Pfizer vs. CVS Caremark: Which Stock's Dividend Dominates?


Dividend stocks outperform non-dividend-paying stocks over the long run. It happens in good markets and bad, and the benefit of dividends can be quite striking -- dividend payments have made up about 40% of the market's average annual return from 1936 to the present day.

But few of us can invest in every single dividend-paying stock on the market, and even if we could, we're likely to find better gains by being selective. Today, two leading health-care companies will square off in a head-to-head battle to determine which offers a better dividend for your portfolio.

Tale of the tape
Founded in 1849, Pfizer is one of the world's largest pharmaceutical companies. It has developed many blockbuster drugs over the years, and has played a critical role in moving the industry toward a more promotional mind-set in recent decades. Headquartered in New York, Pfizer has augmented its global health care portfolio through various major acquisitions over the past decade: Warner-Lambert in 2000; Pharmacia in 2003; and Wyeth in 2009. Earlier this year, Pfizer spun off Zoetis, previously known as Pfizer Animal Health, to focus on the development of drugs and vaccines for humans.

CVS Caremark , formed by the merger of CVS Pharmacy and Caremark Rx in 2007, is among the Top 20 Fortune 500 companies in the U.S. Headquartered in Woonsocket, Rhode Island, CVS is the largest U.S. pharmacy in terms of total prescription revenue, and has more 7,500 CVS/pharmacy stores, 31 specialty pharmacies, and around 650 MinuteClinic locations in 27 states. CVS is also expanding internationally, with the recent acquisition of retail drugstore chain Onofre in Brazil.



CVS Caremark

Market cap

$200.3 billion

$73.7 billion

P/E ratio



Trailing 12-month profit margin



TTM free cash flow margin*



Five-year total return



Source: Morningstar and YCharts.
*Free cash flow margin is free cash flow divided by revenue for the trailing 12 months.

Round one: endurance (dividend-paying streak)
Pfizer is one of long-term investors' favorite dividend stocks, as it's paid uninterrupted dividends for a continuous period of more than 30 years since initiating payment in 1982. CVS misses by a narrow margin of just three years, but it has also made regular payments to shareholders since 1985.

Winner: Pfizer, 1-0.

Round two: stability (dividend-raising streak)
Although Pfizer has paid regular dividends without reduction since 1982, it was forced to cut payouts during the financial crisis, and only resumed its trend of increasing payouts in 2010. By contrast, CVS' dividend payout has soared every year since 2008, with some hefty jumps seen in payments over the past couple of years.

Winner: CVS, 1-1.

Round three: power (dividend yield)
Some dividends are enticing, but others are merely tokens that barely affect an investor's decision. Have our two companies sustained strong yields over time? Let's take a look:

PFE Dividend Yield (TTM) Chart
PFE Dividend Yield (TTM) Chart

PFE Dividend Yield (TTM) data by YCharts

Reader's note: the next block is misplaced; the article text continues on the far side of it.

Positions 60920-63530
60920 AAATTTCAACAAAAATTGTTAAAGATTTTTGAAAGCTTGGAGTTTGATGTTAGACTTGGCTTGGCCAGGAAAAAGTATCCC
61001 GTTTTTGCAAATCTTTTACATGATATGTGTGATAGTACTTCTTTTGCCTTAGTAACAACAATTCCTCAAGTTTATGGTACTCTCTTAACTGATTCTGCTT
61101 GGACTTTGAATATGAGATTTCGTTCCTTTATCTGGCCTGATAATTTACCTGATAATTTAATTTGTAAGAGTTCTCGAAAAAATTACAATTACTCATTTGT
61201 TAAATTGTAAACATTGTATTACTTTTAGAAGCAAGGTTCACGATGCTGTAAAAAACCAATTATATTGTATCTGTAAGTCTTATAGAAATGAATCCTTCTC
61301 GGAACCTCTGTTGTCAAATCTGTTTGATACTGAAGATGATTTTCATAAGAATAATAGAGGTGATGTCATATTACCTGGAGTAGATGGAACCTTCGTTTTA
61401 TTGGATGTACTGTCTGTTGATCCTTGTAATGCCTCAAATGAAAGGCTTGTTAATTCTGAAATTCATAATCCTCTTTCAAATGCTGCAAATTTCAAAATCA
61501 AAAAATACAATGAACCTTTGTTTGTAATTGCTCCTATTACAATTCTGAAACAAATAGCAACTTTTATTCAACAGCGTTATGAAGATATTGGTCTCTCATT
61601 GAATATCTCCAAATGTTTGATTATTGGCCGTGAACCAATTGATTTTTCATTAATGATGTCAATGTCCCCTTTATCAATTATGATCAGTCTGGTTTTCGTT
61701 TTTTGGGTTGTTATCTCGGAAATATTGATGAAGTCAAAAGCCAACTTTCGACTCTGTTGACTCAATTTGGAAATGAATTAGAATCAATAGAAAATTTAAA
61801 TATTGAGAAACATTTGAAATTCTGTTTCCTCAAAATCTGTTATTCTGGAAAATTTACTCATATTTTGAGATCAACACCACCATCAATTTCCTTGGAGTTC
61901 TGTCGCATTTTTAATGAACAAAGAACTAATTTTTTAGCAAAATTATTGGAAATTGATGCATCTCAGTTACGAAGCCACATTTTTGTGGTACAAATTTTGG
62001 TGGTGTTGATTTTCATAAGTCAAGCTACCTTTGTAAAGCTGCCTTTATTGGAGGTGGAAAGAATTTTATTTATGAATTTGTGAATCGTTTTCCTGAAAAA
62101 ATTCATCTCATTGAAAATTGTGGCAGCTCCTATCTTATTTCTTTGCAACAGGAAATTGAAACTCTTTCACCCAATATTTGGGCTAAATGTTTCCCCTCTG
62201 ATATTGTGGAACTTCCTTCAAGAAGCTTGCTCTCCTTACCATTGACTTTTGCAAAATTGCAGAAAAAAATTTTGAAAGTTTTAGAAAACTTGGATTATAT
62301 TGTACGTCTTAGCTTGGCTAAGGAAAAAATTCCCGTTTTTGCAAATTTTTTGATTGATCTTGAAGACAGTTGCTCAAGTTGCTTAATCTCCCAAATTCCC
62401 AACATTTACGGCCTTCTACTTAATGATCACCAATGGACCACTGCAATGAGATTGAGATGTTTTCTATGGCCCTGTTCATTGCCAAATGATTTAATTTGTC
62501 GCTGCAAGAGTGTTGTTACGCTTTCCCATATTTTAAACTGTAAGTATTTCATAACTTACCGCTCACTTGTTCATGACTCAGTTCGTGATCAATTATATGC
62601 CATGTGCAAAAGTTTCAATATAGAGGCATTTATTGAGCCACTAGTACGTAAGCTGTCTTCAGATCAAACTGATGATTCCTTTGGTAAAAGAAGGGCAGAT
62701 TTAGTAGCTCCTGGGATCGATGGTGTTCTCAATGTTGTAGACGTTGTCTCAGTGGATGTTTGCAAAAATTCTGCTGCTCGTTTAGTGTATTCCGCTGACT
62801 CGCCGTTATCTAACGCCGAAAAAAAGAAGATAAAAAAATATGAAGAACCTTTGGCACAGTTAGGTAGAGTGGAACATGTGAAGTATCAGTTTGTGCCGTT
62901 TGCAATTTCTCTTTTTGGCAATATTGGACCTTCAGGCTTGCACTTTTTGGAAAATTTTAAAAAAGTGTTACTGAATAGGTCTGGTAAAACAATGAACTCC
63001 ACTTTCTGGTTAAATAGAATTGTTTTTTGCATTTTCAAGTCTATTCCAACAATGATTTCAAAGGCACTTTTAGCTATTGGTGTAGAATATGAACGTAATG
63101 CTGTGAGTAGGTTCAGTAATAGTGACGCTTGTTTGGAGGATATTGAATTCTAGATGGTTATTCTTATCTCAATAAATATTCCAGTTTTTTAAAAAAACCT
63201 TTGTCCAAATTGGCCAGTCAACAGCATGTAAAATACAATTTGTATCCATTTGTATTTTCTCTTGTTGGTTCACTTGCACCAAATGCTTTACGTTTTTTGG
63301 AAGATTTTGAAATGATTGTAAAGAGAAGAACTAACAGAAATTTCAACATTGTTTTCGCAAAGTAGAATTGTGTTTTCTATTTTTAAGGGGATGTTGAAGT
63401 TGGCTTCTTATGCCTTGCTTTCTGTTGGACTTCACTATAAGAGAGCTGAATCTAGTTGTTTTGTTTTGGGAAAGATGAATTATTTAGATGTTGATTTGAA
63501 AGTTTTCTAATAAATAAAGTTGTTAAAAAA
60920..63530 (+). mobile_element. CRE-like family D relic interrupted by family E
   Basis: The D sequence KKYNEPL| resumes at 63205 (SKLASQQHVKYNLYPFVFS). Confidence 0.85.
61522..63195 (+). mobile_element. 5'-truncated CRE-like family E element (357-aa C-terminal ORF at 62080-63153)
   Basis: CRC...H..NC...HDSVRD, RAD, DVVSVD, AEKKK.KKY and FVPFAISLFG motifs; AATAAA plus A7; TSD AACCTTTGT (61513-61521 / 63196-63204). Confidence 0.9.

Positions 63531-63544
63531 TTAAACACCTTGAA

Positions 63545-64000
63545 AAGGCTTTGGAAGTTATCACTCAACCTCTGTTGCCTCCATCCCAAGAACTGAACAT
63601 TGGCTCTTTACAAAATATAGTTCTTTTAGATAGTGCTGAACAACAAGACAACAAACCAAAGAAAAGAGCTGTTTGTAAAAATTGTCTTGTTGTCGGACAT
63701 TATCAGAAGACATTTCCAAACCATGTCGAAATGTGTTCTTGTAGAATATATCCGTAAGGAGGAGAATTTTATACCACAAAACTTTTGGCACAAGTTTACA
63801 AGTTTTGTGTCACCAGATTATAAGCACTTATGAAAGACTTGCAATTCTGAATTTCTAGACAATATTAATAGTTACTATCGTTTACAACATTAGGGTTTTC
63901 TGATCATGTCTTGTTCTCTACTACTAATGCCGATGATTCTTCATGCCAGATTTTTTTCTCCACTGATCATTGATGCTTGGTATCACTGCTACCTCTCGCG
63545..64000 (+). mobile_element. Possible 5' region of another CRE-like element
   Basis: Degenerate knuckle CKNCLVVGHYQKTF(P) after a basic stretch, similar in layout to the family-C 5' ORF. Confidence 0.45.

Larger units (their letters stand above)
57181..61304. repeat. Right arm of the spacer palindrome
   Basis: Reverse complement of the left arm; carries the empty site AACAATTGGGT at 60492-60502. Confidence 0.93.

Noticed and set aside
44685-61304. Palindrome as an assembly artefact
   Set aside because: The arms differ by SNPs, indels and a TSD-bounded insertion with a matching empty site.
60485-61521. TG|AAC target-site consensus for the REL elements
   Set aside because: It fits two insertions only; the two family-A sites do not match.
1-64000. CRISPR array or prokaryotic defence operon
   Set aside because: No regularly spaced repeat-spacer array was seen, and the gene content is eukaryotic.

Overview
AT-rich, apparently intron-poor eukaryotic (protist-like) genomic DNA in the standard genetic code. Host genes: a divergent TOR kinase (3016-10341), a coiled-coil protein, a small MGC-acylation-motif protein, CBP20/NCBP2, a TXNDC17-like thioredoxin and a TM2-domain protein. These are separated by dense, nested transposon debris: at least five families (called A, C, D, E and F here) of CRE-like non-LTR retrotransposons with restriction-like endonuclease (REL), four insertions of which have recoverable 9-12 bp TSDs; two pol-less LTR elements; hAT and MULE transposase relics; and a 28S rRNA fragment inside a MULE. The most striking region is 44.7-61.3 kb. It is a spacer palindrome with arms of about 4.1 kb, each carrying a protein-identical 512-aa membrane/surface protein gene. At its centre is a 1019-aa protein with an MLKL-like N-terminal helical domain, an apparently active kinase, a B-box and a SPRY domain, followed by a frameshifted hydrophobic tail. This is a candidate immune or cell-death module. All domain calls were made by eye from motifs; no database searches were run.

Winner: Pfizer, 2-1.

Round four: strength (recent dividend growth)
A stock's yield can stay high without much effort if its share price doesn't budge, so let's look at the growth in payouts over the past five years.

PFE Dividend Chart
PFE Dividend Chart

PFE Dividend data by YCharts

Winner: CVS, 2-2.

Round five: flexibility (free cash flow payout ratio)
A company that pays out too much of its free cash flow in dividends could be at risk of a cutback, particularly if business weakens. We want to see sustainable payouts, so lower is better:

PFE Cash Dividend Payout Ratio TTM Chart
PFE Cash Dividend Payout Ratio TTM Chart

PFE Cash Dividend Payout Ratio TTM data by YCharts

Winner: CVS, 3-2.

Bonus round: opportunities and threats
CVS Caremark may have won the best-of-five on the basis of its history, but investors should never base their decisions on past performance alone. Tomorrow might bring a far different business environment, so it's important to also examine each company's potential, whether it happens to be nearly boundless or constrained too tightly for growth.

Pfizer opportunities

CVS Caremark opportunities

Pfizer threats

CVS Caremark threats

One dividend to rule them all
In this writer's humble opinion, it seems that CVS Caremark has a better shot at long-term outperformance, thanks to its ability to augment its widespread geographical reach in the United States with new technologies, as well as its aggressive expansion plan for the next few years. By contrast, Pfizer faces fierce competition from generic drugs, but its proven competencies could result in many blockbuster treatments. You might disagree, and if so, you're encouraged to share your viewpoint in the comments below. No dividend is completely perfect, but some are bound to produce better results than others. Keep your eyes open -- you never know where you might find the next great dividend stock!

A portfolio full of dividend dynamos
Dividend stocks can make you rich. It's as simple as that. While they don't garner the notoriety of high-flying growth stocks, they're also less likely to crash and burn. And over the long term, the compounding effect of the quarterly payouts, as well as their growth, adds up faster than most investors imagine. With this in mind, our analysts sat down to identify the absolute best of the best when it comes to rock-solid dividend stocks, drawing up a list in this free report of nine that fit the bill. To discover the identities of these companies before the rest of the market catches on, you can download this valuable free report by simply clicking here now.

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